• While many couples benefit from lower taxes after saying 'I do,' still others end up paying more once they’re betrothed.
  • The so-called marriage penalty is not a specific tax, but rather the result of reaching a certain threshold sooner as a couple filing their taxes jointly.

Two can live as cheaply as one, the old saying goes. Except for some high-income taxpayers.

Although the Tax Cuts and Jobs Act mostly eliminated the so-called — and hated — marriage penalty, some taxpayers, particularly high-income couples, could still end up paying more in taxes as a married pair than they would if they were each single.

The penalty typically kicks in when two individuals with equal incomes marry, bumping them into a higher tax bracket than they would be otherwise, said Mike Savage, a certified public accountant and CEO of 1-800Accountant.

"The Tax Cuts and Jobs Act attempted to eliminate the marriage penalty but it only pushed it out farther," Savage said.

Under the new rules, which took effect last year, the marriage penalty kicks in for married couples with combined income of about $600,000 or more. At that point, married couples hit the top 37% federal income tax bracket. In contrast, a single filer reaches the 37% bracket at around $500,000, meaning an unmarried couple could enjoy income of $1 million before reaching the top bracket.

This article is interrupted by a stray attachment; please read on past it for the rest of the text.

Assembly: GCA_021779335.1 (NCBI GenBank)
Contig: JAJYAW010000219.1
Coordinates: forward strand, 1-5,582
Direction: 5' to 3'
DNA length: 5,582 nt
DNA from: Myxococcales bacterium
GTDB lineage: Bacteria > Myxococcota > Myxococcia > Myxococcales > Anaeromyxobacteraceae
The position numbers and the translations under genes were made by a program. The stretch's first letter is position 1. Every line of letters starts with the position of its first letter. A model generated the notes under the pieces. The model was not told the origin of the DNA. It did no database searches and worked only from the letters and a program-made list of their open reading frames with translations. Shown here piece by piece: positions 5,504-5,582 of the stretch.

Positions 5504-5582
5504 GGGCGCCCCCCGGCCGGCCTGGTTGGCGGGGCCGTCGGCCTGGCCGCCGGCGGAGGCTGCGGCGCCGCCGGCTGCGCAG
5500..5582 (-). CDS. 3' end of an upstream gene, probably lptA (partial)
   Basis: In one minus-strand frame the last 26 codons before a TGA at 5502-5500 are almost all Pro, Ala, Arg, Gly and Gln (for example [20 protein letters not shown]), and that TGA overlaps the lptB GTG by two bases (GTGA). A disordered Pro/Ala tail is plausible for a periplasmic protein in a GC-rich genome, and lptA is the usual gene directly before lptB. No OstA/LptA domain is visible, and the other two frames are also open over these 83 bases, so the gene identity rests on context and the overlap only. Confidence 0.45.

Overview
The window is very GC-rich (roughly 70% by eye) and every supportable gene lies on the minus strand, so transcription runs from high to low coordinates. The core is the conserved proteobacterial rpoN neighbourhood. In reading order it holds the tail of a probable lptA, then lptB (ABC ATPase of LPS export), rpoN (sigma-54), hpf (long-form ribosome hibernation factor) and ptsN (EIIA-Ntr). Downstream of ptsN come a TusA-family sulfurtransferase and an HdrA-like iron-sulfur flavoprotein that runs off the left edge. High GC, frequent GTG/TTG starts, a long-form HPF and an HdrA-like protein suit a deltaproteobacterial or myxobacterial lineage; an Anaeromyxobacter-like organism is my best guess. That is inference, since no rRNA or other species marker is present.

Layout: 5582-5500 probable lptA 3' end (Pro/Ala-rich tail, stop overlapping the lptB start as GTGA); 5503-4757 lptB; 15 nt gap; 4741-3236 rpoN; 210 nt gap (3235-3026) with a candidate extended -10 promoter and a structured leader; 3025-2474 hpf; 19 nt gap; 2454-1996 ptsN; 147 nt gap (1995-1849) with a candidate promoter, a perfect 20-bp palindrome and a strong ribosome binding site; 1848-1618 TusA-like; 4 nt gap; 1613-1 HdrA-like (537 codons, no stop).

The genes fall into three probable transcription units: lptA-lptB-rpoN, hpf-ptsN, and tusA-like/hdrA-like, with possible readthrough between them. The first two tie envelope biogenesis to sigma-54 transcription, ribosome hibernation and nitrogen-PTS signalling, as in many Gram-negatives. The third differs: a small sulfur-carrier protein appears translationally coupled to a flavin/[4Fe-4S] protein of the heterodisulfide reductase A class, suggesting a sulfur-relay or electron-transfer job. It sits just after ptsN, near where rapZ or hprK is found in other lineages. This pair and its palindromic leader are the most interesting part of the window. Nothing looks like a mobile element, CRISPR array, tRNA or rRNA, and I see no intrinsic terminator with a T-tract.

There are other tax implications for married couples, as well, including a Medicare surtax of 0.9% and a net investment income tax of 3.8%.

For example, an individual can have up to $200,000 in income before the Medicare surtax kicks in, but the limit for married couples is only $250,000.

Similarly, the net investment income tax also starts at $200,000 for single taxpayers, and $250,000 for married couples who file jointly.

In addition, long-term capital gains rates are 15% for single individuals up to $434,550 of taxable income and then rise to 20%. But for married couples, the 15% rate goes up to $488,850 of taxable income and jumps to 20% from there.

In every case, the penalty is not a specific tax, but rather the result of reaching a certain threshold sooner as a couple filing their taxes jointly. As the percentage of women in the workforce increases, along with their earnings in relation to men, more couples experience that tax hit.

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No matter when you get married during the year, come April, you'll need to file your 2019 tax return as a married couple.

On the flipside, if you get divorced at any time, you'll file as single in the spring.

"Your marital status for tax purposes is whatever your status is on Dec. 31 of each year," said Robert Rehm, a vice president of tax services at Mariner Wealth Advisors. "If you get divorced on the last day of the year, for tax purposes, you are treated as being unmarried for the entire year."

However, splitting up to avoid the penalties rarely makes sense, since there are other tax advantages that come with filing jointly.

"If you were going to get unmarried, you are throwing away other benefits" said Dave Stolz, a CPA and member of the American Institute of CPAs' personal financial specialist committee. These include spousal individual retirement accounts, which let couples double up on retirement savings even if only one spouse works, and tax exemptions on estate transfers, also known as the "unlimited marital deduction."

"It's a step over a dollar to pick up a dime kind of thing," Stolz said.

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